He’s a good guy. He treats his wife to an elegant dinner, spends time with their son at the playground, teaches at the community college. A nice guy. An ordinary guy. Not awesome. Not always quick on the uptake, a few pounds overweight, sometimes naïve.
But now he’s at the visiting room at the county jail. The woman in the red scrub top—that’s his wife. She’s in jail for murder. Her face is hard, her jaw tight. Her eyes bore into his. She leans forward. Listen to her.
“You know, you never even asked me if I did it. If I killed her.”
He stares at the table top before him for a second, then looks at her.
“Because I knew you didn’t.”
Her attorney has told him that he needs to just look at the evidence. His parents feel sorry that he won’t accept the truth. She’ll be locked up for the next twenty years. But now, she—his wife—is here, in front of him. Speaking to him.
“Then you’d be wrong,” she says. “I did it.”
He’s a good guy. He treated his wife to an elegant dinner, spent time with their son at the playground, taught at the community college. A nice guy. An ordinary guy. Not awesome.
But he’s going to break his wife out of jail.
The film’s “hero” is hardly that. He buys a gun, but doesn’t know where the bullets go. He cruises through dark alleys and rubs shoulders with other social strata in seedy bars, but stands out like the middle-class white guy he is. A stressful interrogation by a suspicious prison official makes him violently sick. Unlike the Hollywood heroes who can shoot, fight, track and lie with proficiency, this one learns from library books and YouTube videos.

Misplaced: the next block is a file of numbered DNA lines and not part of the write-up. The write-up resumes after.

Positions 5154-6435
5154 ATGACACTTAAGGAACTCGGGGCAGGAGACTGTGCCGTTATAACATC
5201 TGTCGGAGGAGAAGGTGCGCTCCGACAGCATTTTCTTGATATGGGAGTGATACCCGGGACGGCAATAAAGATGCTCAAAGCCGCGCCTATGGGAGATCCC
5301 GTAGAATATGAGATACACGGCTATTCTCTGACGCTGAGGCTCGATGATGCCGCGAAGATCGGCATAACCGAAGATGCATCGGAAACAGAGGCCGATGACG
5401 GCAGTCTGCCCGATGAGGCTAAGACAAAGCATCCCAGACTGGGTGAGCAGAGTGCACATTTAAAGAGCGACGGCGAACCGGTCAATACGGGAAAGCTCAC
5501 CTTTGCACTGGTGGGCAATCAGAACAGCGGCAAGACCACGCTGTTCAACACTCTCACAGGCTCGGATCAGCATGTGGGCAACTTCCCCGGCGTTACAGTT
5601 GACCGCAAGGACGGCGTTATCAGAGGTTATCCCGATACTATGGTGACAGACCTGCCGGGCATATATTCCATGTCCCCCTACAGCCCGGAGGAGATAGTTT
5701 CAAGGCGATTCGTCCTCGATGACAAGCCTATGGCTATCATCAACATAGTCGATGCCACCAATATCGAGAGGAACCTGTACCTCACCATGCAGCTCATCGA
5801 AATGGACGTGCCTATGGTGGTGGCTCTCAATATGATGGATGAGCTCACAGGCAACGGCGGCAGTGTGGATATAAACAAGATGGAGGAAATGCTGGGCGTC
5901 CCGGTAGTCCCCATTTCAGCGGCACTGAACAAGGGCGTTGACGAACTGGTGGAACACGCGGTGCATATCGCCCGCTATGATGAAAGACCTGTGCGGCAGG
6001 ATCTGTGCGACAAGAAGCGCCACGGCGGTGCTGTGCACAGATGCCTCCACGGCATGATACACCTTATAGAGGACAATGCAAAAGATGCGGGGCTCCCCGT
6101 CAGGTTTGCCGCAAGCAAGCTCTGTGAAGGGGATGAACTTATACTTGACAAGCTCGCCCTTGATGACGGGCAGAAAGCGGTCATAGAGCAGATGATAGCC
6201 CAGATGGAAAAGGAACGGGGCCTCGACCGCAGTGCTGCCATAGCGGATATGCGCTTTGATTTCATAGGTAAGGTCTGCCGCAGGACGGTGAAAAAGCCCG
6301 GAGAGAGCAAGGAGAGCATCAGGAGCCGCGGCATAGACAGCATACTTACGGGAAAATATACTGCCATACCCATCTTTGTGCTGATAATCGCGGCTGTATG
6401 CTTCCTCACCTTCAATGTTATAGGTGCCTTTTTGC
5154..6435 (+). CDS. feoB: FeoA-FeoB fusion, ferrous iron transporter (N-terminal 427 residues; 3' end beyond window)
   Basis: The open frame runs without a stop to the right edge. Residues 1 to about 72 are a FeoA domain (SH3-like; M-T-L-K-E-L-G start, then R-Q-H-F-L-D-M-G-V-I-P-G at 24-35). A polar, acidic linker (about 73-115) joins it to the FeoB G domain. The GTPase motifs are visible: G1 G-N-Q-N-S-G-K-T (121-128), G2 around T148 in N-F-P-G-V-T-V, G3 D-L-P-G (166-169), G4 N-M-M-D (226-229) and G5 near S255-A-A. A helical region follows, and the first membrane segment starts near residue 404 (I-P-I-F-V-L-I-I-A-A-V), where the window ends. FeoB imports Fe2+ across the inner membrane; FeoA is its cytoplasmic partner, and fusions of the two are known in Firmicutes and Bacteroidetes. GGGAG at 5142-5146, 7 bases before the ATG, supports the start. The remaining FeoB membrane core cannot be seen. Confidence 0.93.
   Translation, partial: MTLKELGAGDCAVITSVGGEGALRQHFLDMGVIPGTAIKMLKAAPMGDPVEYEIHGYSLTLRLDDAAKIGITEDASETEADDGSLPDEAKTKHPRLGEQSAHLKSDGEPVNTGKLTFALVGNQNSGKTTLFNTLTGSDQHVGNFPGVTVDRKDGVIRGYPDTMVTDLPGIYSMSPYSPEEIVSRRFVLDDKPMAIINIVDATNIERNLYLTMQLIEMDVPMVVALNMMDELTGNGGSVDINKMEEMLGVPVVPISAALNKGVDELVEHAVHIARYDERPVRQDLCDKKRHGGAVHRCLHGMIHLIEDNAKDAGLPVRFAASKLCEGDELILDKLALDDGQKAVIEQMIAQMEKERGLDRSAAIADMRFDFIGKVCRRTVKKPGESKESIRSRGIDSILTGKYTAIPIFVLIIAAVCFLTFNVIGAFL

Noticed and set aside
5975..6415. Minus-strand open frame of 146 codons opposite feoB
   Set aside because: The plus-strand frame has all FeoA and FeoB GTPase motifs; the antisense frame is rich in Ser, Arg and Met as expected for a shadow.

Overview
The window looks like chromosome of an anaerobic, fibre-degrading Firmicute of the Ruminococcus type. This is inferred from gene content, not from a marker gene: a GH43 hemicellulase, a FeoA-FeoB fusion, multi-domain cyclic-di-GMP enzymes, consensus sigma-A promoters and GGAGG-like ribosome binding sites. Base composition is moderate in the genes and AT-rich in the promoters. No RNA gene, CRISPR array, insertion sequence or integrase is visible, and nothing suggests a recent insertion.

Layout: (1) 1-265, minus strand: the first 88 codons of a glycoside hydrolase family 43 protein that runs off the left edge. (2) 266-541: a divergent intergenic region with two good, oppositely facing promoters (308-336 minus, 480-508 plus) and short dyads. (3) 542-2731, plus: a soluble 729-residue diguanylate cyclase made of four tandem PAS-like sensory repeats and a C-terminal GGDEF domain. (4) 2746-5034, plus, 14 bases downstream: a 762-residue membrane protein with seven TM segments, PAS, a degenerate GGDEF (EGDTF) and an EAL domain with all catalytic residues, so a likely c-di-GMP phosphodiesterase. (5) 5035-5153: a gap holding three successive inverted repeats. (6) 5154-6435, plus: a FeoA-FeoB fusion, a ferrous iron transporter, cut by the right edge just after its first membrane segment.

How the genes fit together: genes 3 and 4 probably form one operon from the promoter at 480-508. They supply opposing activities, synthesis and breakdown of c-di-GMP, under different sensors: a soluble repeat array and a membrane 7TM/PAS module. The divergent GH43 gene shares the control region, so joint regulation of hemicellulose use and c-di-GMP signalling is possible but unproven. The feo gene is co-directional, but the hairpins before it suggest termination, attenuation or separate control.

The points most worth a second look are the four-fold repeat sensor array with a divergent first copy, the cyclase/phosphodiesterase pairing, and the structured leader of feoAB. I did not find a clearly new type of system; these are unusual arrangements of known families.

But despite his naïve hopefulness and combed incompetence, his is a dogged perseverance and fidelity. He exhausts every legal avenue, earning his attorney’s ire. His face perpetually sports the cuts and scars of backstreet battles, but eventually makes it to the front of a false passport. His search for the key to releasing his wife is abruptly broken off, but he finds that even locked doors can be opened. Challenged to abandon everything, he remains faithful to what he most holds dear.
His ordinariness, his ignorance of how to load a gun, his uncool car, his aggravating short-sightedness in discarding incriminating papers—all these do not obscure who he is. He may know nothing about jailbreaks, but at his core is an unrestrainable loyalty. He may be betrayed, ambushed, attacked, threatened; people may die. But his devotion does not.
He never tells his wife he loves her, but he does. There is some passionate, physical face-to-face in the film, but if anything this seems fleeting and shallow. Instead it is the little things, strung together in long, unbroken chains—the way he throws out playful, tongue-in-cheek comments to make her smile; the way he keeps coming back, month over month, to visit her in jail; the way he looks at and cares for their son; the way he rebuffs that pretty brunette, Nicole, at the playground (her daughter is just about Luke’s age); and the shaky, but unshakable, way he repeatedly works to free her, regardless of all who oppose it. He loves her. He’ll do anything for her.
So he goes back to the jail. He takes a seat, waiting in front of the glass, the phone to his ear. She picks up the other end, and starts to speak, but he cuts her off.
“Shut up. I don’t care what you say or how you say it. I don’t believe you did it and I never will. I know who you are.”
Is the movie a romance? Sure—in every sense of the word. But in another way, it is very real. The people are always imperfect, often prone to failure, sometimes profane. But the film is like its hero: unremarkable…yet remarkably so. It is about an ordinary guy.